How higher ed leaders can guard against crisis thinking

Expert Insight

How higher ed leaders can guard against crisis thinking

If you’ve ever seen a movie with an apocalyptic storyline, you’ve probably noticed the two most stereotyped crisis personas: the unflappable hero and the panic-crazed bystander. While decades of research have shown us that most people don’t resemble either archetype when faced with a crisis (thankfully), psychologists have identified certain thinking patterns that are more prevalent during crisis situations and can often result in counterproductive decision-making. At a time when large scale, and potentially disruptive, changes are needed for higher education’s COVID-19 response and strategy, it’s especially critical that leaders are able to avoid these psychological pitfalls to make the right decisions. Here’s how you can identify and redirect three common crisis thinking patterns that can obstruct effective recovery and response:

Loss aversion

People are naturally loss-averse, meaning that they are more motivated to prevent losses than they are to achieve gains of the same magnitude. Behavioral economics tells us that experiencing one meaningful loss makes us even more sensitive to subsequent losses. As students, faculty, and administrators grapple with the numerous losses—from cancelled commencements to revenue shortfalls—already brought about by COVID-19, the natural inclination may be to adopt a defensive strategy: avoid any and all perceived risk in order to minimize further loss.

However, doing so paradoxically sets our institutions up for even greater losses in the long-term. Successful institutions use times of crises to make smart, strategic investments that ensure their long-term sustainability. Identify strategic opportunities—and risks—through scenario planning exercises that shift leader mindsets from loss avoidance to opportunity gain.

Isolationism

Ingroup favoritism, the practice of prioritizing the needs and desires of those we identify closely with, is a fundamental driver of social behavior, tracing its origins back to evolutionary kin selection. In time of crisis, ingroup favoritism is often exacerbated, as communities, organizations, and even countries aim to achieve the best outcomes for their constituents. One negative consequence of this tendency is isolationism, rejecting intergroup collaboration in an effort to consolidate resources within one’s own group. We’ve seen this play out on a global stage as nations compete for scarce resources, and it’s not hard to imagine cash- and enrollment-strapped institutions adopting a similar tact.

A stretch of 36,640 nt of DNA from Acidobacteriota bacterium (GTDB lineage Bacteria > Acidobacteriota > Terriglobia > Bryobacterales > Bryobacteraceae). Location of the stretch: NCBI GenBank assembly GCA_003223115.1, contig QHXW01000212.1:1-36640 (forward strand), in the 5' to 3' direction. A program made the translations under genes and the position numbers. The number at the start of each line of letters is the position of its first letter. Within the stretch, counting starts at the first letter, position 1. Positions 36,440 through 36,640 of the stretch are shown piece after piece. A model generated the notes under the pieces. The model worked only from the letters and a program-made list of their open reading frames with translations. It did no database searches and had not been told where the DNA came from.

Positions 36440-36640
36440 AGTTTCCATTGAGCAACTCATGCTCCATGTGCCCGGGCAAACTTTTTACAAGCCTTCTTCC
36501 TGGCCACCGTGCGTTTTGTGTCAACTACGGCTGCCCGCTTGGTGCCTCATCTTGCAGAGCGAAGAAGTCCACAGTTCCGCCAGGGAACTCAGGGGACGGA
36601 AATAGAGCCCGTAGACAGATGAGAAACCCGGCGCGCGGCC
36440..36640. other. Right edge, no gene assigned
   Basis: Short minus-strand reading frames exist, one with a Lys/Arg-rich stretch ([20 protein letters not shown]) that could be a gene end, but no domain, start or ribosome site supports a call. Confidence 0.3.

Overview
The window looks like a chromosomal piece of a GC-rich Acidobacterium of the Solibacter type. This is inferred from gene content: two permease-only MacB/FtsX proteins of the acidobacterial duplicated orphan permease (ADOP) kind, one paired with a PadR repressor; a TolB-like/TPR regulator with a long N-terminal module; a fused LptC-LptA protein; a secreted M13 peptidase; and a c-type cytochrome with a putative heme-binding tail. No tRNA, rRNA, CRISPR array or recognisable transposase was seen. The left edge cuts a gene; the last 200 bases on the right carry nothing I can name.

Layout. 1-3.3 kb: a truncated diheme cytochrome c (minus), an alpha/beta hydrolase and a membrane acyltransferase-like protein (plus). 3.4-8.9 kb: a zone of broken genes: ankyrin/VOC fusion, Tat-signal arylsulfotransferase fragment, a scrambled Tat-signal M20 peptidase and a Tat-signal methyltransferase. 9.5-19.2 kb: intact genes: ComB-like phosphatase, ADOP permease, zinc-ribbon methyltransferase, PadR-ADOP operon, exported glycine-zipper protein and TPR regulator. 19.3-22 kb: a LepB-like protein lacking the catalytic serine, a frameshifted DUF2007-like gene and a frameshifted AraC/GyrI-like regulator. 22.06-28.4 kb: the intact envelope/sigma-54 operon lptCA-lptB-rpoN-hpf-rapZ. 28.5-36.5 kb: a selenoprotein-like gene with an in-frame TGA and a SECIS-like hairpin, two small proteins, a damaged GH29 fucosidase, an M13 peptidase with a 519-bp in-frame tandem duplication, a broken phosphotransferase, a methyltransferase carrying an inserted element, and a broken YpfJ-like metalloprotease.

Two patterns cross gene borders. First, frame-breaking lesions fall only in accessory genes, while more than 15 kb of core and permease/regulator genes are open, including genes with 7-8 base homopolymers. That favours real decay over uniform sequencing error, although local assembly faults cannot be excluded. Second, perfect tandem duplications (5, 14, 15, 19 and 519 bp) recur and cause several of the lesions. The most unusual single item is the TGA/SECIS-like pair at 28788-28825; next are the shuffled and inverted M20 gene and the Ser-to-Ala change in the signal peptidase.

As tempting as an inward focus may be during turbulent times, an “every college for itself” approach will do more harm than good. In a resource-scarce environment, the success of a single institution—and its stakeholders—may very well depend on its ability to work with higher ed and industry partners to overcome shared challenges. Thus it’s more important than ever that higher ed is forging and strengthening partnerships within and beyond the sector to develop impactful regional strategies.

Irrelevant urgency

The nationwide run on toilet paper during the early stages of the COVID-19 outbreak provides of the more bizarre storylines of the pandemic. The underlying pattern of thinking that prompted such stockpiling, however, is fairly straightforward. When we experience a loss of control in one domain, we often attempt to reconcile that loss by achieving greater control in an unrelated domain. If people know that they’ll be spending more time at home, it’s sensible to purchase slightly larger quantities of household supplies. But in the context of a global pandemic that has upended every aspect of daily life, that sensible decision quickly morphs into an impulse to stockpile, in order to achieve some level of certainty in an uncertain world. In higher ed, this may manifest in a rush to complete a strategic plan that’s completely disconnected from the new realities of our present circumstances, or the devotion of scarce leadership capacity to low-stakes operational tasks.

To avoid falling prey to such an impulse, be ruthless about what activities deserve valuable leader mindshare.  Executive teams need to turn from managing the operations of the crisis to prioritizing the activities most critical to mitigating what could be devastating shocks to finances and mission:  What’s necessary for safeguarding student success?  What new revenue opportunities should we pursue to offset potential losses?   In order to shift attention to urgent strategic questions, many more elements of crisis response will need to be delegated than is historically the case.  Involving broader leadership teams in emergency response tabletop exercise can ensure that more individuals are prepared to address the challenges the institution is likely to face.

These crisis thinking patterns rely on cognitive processes that are “pre-wired” into our psychology, so it’s no surprise that they’re both ubiquitous and extremely difficult to redirect. That task becomes even more challenging when it’s hard to see a way out, which was how many college leaders felt with the threats to finances and mission that higher ed was facing even before this all began.

However, crises also provide us with a rare opportunity to reset the status quo—to forge stronger connections, affirm our mission, and craft a bold vision for the future—and establishing the right mindset is a critical first step.

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